Porous Burundi Borders Could Thwart Embargo
For months now, Burundi's border with Zaire ostensibly has been closed. But that has not stopped Burundian traders from smuggling goods and commodities across the border with ease.
And, according to economic analysts and diplomats, that fact would not change if the Organization of African Unity imposed sanctions on this tiny, violence-wracked central African country.
In fact, the analysts said, given how easily Burundians smuggle goods to and from neighbors Zaire and Rwanda, the "full economic blockade" promised Wednesday by the OAU in response to last week's military-led coup may materialize as nothing more than a futile gesture.
"The big question is how they are going to implement these sanctions," one African diplomat said today, echoing others. "If they are applied, they will cripple the economy of the country. It is a big if."
Burundi's economy has already been decimated over the past three years by a brutal civil conflict between the country's army -- controlled by the minority Tutsi ethnic group -- and rebels from the majority Hutu tribe. The fighting has taken more than 150,000 lives, and continues to kill hundreds each month, most of them civilians in the countryside.
Last week, the army carried out a coup and installed a new leader, a move roundly condemned by foreign governments and world bodies, including the United Nations and the OAU.
On Wednesday, at a meeting called by the African body, several leaders from east and central Africa voted to level sanctions against Burundi, but did not provide specifics or give a timetable for when the action would go into effect.
The move is designed to push Burundi's new leader, retired major Pierre Buyoya, and his still-unformed transitional government to reinstate the constitution, the national assembly and political parties -- all suspended as of last Thursday.
The action is aimed at economically isolating Burundi, a landlocked country that depends on ports in Tanzania and Kenya for import and export of its goods.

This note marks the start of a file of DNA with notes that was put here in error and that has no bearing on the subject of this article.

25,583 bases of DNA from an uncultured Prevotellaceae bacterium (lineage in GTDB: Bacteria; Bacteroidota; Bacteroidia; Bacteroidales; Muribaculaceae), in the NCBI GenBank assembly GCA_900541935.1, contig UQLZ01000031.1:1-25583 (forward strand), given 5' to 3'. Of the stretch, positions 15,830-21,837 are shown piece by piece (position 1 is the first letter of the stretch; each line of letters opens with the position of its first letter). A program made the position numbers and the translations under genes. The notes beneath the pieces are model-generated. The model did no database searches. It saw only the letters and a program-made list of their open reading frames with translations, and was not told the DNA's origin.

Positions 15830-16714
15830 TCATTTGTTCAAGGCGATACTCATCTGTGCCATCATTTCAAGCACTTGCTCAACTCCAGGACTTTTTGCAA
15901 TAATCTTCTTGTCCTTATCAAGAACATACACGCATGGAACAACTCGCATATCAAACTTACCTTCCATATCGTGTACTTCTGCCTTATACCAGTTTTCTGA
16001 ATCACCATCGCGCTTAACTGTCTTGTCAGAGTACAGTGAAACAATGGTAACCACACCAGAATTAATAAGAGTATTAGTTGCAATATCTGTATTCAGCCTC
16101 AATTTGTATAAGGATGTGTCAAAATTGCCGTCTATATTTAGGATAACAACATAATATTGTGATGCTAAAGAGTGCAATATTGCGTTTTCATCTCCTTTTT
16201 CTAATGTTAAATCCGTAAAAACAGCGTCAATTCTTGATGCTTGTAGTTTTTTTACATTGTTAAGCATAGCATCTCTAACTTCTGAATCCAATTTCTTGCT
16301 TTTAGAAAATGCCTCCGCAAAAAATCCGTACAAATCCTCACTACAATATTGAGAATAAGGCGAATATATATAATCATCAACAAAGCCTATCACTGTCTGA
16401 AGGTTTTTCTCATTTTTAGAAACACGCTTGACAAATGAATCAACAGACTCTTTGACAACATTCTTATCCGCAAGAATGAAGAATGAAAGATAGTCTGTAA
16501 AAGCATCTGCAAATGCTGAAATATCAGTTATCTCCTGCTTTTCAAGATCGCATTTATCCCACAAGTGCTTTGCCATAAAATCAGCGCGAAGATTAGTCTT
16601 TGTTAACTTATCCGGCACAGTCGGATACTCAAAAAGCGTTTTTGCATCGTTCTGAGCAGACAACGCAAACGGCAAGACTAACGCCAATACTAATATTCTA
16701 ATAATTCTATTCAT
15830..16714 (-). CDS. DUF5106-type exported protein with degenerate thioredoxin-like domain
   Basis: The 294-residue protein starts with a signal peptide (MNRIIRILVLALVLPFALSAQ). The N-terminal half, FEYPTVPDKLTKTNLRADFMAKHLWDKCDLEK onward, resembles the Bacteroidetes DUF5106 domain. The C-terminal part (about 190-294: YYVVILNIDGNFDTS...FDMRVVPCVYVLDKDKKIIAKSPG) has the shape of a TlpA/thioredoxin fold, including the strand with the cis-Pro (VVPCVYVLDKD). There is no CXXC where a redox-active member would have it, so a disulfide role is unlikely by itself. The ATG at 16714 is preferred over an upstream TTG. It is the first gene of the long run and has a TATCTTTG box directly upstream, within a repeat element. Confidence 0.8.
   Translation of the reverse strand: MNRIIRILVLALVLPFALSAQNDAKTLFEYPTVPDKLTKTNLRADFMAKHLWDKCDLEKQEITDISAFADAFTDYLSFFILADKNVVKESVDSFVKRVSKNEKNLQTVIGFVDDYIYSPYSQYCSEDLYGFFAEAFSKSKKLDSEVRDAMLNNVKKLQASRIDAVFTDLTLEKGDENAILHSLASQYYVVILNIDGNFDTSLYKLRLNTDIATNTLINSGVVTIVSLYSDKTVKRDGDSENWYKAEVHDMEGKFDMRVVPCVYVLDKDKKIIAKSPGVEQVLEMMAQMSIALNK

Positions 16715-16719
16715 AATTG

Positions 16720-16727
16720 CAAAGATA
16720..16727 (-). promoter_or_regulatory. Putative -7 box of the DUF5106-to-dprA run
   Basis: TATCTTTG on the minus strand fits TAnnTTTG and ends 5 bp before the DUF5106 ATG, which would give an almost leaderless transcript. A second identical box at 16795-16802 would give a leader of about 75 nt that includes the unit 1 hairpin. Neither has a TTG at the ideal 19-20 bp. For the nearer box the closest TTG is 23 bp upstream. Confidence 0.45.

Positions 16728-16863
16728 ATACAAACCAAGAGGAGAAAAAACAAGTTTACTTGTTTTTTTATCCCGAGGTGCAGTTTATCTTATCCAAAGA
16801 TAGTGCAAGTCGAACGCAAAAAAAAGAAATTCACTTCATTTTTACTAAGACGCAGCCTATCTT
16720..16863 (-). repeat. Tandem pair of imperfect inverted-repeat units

But as the conflict has worsened, Burundians have smuggled increasing amounts of goods through their country's porous borders with Rwanda to the north and Zaire to the west.
Analysts estimate that last year at least 20 percent of the country's coffee -- Burundi's leading revenue-generating product -- was lost to smuggling.
If sanctions were implemented, the border with Zaire would be especially problematic because, one diplomat said, "for all intents and purposes, Zaire does not have a government."
Benoit Ndorimana, one of Burundi's most prominent businessmen, said today that sanctions would be "harsh," although "I don't think they will be implemented. I hope not. Sanctions would kill Burundians."
Ndorimana, who owns a restaurant and an insurance company, said the instability in Burundi already has sent investors fleeing, dried up his restaurant business and forced him to put several projects on hold.
Others worry that the sanctions may cause fuel prices -- Burundi imports all of its gasoline and diesel -- to explode and may bring about unbearable inflation upon Burundians, 85 percent of them peasants who earn about $165 a year.
Even if the sanctions were implemented, diplomats say they doubt Burundi's new leadership would budge.
"You have to realize that Burundians have already survived many catastrophes," one ambassador said. "There's nothing that Burundians haven't seen."
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